• Health Equity Response Team leaders most recently provided insight, specific to their areas of expertise, on the vaccination plan to ensure inclusion of  vulnerable populations.
  • DOH established community-based sites and mobile unit routes when developing the COVID-19 testing strategy. This included an initiative to partner and implement testing sites at faith-based locations, which are still in place and will be leveraged to deploy vaccines, reaching populations otherwise hesitant to engage with traditional health care providers.

New Developments and Immediate Next Steps

Building on the existing public health infrastructure outlined above, DOH will take the following actions to continue prioritizing an equitable vaccine distribution:

  • DOH will coordinate with its county and municipal health departments to share locations of vulnerable populations for vaccine distribution planning. As part of routine public health preparedness work, all county and municipal health departments identify and estimate counts of people in their jurisdictions that live with health and social risks that may make them more susceptible to COVID-19.
  • DOH will review the State Health Assessment to identify poor health status, populations in need, and social factors that are creating health disparities, that may make certain Pennsylvanians more susceptible to COVID-19 than others.
  • DOH will use the American Communities Survey data to compile demographic information and map racial and ethnic minority population density, allowing it to geographically focus on racial and ethnic minority populated areas to assist with vaccine distribution planning.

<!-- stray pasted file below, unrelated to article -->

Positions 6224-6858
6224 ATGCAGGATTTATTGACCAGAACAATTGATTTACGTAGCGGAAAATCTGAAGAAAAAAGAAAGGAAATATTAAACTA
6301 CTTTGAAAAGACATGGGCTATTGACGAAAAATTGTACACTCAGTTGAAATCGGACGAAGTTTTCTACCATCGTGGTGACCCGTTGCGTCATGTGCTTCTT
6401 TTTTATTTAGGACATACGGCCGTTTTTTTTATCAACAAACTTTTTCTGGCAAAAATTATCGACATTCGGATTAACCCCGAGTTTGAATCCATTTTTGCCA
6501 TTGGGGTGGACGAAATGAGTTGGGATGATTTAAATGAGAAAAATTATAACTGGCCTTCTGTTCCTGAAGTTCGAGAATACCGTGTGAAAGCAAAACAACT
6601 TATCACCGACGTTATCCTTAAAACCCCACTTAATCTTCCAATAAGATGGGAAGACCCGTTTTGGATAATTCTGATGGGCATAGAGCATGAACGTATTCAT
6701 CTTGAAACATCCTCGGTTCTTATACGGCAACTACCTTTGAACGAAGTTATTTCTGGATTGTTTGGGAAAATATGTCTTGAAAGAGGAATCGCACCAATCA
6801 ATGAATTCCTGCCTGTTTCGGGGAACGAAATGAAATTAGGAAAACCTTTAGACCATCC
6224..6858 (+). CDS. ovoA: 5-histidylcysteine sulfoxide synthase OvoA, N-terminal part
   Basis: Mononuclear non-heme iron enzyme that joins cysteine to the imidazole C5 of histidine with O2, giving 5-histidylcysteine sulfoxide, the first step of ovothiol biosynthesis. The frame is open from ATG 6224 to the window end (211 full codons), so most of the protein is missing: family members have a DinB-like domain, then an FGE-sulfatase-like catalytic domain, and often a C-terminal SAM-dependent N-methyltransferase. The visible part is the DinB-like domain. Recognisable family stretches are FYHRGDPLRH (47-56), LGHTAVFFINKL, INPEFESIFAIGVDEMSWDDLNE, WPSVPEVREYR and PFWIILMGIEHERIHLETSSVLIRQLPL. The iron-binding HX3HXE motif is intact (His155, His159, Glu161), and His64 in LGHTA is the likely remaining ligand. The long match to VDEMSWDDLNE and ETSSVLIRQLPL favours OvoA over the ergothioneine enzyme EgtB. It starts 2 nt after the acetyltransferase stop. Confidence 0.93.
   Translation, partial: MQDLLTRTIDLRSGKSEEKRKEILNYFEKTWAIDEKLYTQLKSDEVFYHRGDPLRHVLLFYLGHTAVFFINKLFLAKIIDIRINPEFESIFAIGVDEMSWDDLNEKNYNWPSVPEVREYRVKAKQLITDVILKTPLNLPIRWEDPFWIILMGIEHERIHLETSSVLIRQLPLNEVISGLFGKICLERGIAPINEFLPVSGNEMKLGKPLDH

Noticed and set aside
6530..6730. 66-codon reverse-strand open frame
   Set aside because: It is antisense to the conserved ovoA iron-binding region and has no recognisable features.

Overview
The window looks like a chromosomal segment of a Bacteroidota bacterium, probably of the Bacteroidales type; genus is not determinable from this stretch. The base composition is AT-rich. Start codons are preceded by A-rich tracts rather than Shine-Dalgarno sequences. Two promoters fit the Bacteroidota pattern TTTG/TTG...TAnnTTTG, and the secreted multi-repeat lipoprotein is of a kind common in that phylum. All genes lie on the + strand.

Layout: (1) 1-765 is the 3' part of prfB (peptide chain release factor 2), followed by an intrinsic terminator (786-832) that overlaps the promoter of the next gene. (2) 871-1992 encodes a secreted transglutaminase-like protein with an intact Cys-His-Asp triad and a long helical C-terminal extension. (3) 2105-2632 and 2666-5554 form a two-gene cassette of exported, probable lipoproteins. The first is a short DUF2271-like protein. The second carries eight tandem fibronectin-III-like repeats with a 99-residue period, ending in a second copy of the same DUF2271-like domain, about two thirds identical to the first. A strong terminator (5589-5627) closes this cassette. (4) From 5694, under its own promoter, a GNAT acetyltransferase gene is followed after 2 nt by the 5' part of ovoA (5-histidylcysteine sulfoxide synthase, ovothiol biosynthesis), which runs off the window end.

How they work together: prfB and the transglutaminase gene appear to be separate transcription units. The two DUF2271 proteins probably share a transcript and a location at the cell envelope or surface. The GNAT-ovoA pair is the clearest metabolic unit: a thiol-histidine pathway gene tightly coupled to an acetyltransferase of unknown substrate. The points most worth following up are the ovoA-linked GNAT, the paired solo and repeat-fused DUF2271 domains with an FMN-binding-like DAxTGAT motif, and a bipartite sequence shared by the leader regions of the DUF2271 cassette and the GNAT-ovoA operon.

• DOH will create a population vulnerability index. DOH is able to look at social factors, demographics, diseases, health risks, and cross reference COVID-19 data while overlaying the data sets to identify potential areas that are most in need of the vaccine.
  • Language barriers may often impact access to health care. In response, DOH identified limited English proficiency and frequency of languages spoken by county. Information was developed into a handout made available to COVID-19 test sites and county and municipal health departments to assist with COVID-19 response and improved customer service.
  • The Health Equity Response Team continues to provide insight on communication strategies and vaccine rollout logistics for their areas of expertise. For example, "65 and over population" subject matter experts identified service rollout and communication campaign gaps that may exist for older populations. This reinforces public-private partnerships between the commonwealth and stakeholders.
  • DOH, in conjunction with the Pennsylvania Emergency Management Agency (PEMA), will utilize Geographic Information Systems (GIS) to identify vulnerable populations in proximity to mass vaccination clinics, pharmacies, and vaccine provider locations.
  • Race, ethnicity, sexual orientation and gender identification data enrichment services will serve as a tool to improve the commonwealth's ability to collect complete case information, leading to improved reporting across different public health data systems, to inform immunization distribution decisions.


Robust internal and external partnerships have been paramount to Pennsylvania's COVID-19 pandemic response to date. As DOH looks to the next phase of the response, partnerships – both existing and new – will be equally important.

  • DOH's Office of Health Equity will team with the Governor's commissions in developing consistent and appropriate messaging, access, and delivery model strategies.
  • DOH has engaged partners in vaccine educational activities, acceptance messaging, and distribution strategies. Partners include, but are not limited to, the Black COVID-19 Equity Coalition, CHOP-Policy Lab Philadelphia Department of Health, All Youth Access, Harrisburg Area YMCA, Latino Connection, Black Doctors COVID Consortium, Harrisburg University, University of Pittsburgh, 211, Penn State REACH, HAP, Capital Blue Cross, PACHC faith-based organizations, and community action agencies.

[1] Centers for Disease Control and Prevention. Health Equity Considerations and Racial and Ethnic Minority Groups [online]. 2020 [cited 2020 Jun 20]. available from:,variety%20of%20backgrounds%20and%20experiences.